A Catskill Catalog by Bill Birns

Bill Birns presents a weekly essay on history, geography, day-trips, arts and culture in the Catskill Mountain region.

A Catskill Catalog: April 27, 2011

A rainy April in the Catskills doesn’t bounty-up the summer harvest. Seed crops are still in the greenhouse. The late Dan Morse taught me, long ago, that a Catskill Mountain vegetable garden goes in, really, on Memorial Day, or a bit before, if you’re going fishing that weekend.

A big garden was considered something of a necessity, when I got to the mountains, the reason for having a backyard. I didn’t, so Dan lent me a section of his, where he taught me to plant radishes, onions and peas; carrots and pole beans; broccoli, cabbage and cauliflower; rows of corn and hills of potatoes.

A Catskill Catalog: April 20, 2011

“The War Commences”
A century-and-a-half ago, April 13th, The New York Times carried a subdued headline, announcing news long expected. For weeks, a standoff simmered between the federal garrison at U. S. Fort Sumter, in Charleston Bay, and the secessionist state government of South Carolina.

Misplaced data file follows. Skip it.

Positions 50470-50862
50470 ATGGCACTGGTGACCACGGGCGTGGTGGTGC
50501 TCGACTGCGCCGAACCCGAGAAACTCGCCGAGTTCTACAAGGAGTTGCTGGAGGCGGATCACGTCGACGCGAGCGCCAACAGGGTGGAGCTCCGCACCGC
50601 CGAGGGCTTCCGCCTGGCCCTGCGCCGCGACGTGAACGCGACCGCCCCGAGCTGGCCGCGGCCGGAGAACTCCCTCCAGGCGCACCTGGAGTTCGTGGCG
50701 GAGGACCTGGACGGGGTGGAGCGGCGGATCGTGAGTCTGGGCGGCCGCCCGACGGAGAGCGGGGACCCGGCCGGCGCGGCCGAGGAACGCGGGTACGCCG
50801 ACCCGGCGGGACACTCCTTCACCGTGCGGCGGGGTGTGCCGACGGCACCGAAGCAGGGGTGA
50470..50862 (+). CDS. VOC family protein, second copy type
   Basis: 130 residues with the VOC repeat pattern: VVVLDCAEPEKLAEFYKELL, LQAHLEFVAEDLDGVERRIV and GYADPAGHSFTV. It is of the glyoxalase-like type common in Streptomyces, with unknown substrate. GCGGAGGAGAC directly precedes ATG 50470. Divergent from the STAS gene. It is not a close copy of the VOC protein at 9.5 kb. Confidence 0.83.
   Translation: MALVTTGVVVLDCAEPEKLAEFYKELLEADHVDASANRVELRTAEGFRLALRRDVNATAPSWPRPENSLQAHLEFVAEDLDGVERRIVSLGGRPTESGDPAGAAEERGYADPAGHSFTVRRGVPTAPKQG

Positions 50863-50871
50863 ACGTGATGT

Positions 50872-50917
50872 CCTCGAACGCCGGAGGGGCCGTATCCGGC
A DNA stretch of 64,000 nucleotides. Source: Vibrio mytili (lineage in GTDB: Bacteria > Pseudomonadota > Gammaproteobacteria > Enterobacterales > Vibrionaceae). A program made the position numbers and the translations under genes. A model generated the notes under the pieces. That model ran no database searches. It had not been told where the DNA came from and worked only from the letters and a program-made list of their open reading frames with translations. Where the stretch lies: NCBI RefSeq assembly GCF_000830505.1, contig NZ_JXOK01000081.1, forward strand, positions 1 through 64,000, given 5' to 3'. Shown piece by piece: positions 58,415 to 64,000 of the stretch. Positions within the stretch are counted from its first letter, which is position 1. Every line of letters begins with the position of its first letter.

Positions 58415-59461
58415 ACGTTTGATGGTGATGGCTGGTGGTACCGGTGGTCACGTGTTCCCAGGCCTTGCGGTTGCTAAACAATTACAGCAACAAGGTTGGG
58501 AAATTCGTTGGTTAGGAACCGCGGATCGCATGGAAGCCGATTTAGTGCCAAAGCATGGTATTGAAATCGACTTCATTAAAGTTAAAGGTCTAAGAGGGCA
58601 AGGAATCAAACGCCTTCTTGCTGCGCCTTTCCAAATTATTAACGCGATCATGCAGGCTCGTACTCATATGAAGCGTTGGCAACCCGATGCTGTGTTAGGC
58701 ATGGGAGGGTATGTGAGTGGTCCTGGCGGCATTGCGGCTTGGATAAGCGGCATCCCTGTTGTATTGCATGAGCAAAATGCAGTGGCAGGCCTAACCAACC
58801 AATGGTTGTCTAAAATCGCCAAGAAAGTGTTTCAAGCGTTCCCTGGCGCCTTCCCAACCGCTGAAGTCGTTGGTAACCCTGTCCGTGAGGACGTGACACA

The Times may have taken the news in 18-point stride, but the secessionist bombardment of the country’s own soldiers caused great stir throughout the Catskills. Can’t secede from the union just ‘cos you lost an election, the reasoning went.

A Catskill Catalog: April 13, 2011

John Burroughs is on Facebook! As of last week, the writer and naturalist has over 100 friends. Having recently celebrated his 174th birthday, Burroughs has been quite dead for some time, buried, as he was, on his 84th birthday, in 1921, in the field above Roxbury, now a state memorial in his honor.

So, he’s clearly getting help with his Facebook page.

A Catskill Catalog: April 6, 2011

If you’re looking for a model for the way community healthcare needs to go, look no further than the healthcare campus on the hillside overlooking Margaretville.

Big changes have been happening over there for the past dozen years or so. These changes both reflect current healthcare reality and provide cutting-edge leadership in facing those challenges.

A Catskill Catalog: March 30, 2011

“We had kerosene lamps for light. No electricity, of course.” So begins the late Forrest Dutcher’s privately printed memories of Fox Hollow and the Shandaken area, lent to me by a friend.

Forrest Dutcher grew up in Fox Hollow, Shandaken, in the early 1900s, just about a hundred years ago. In them-there days (as my friend, the late Frank Russell, used to say) Fox Hollow butt-up against the Hiram Whitney Chair factory, a string of buildings and rail-sidings whose last remnant is the stone garage now housing Black Bear Construction.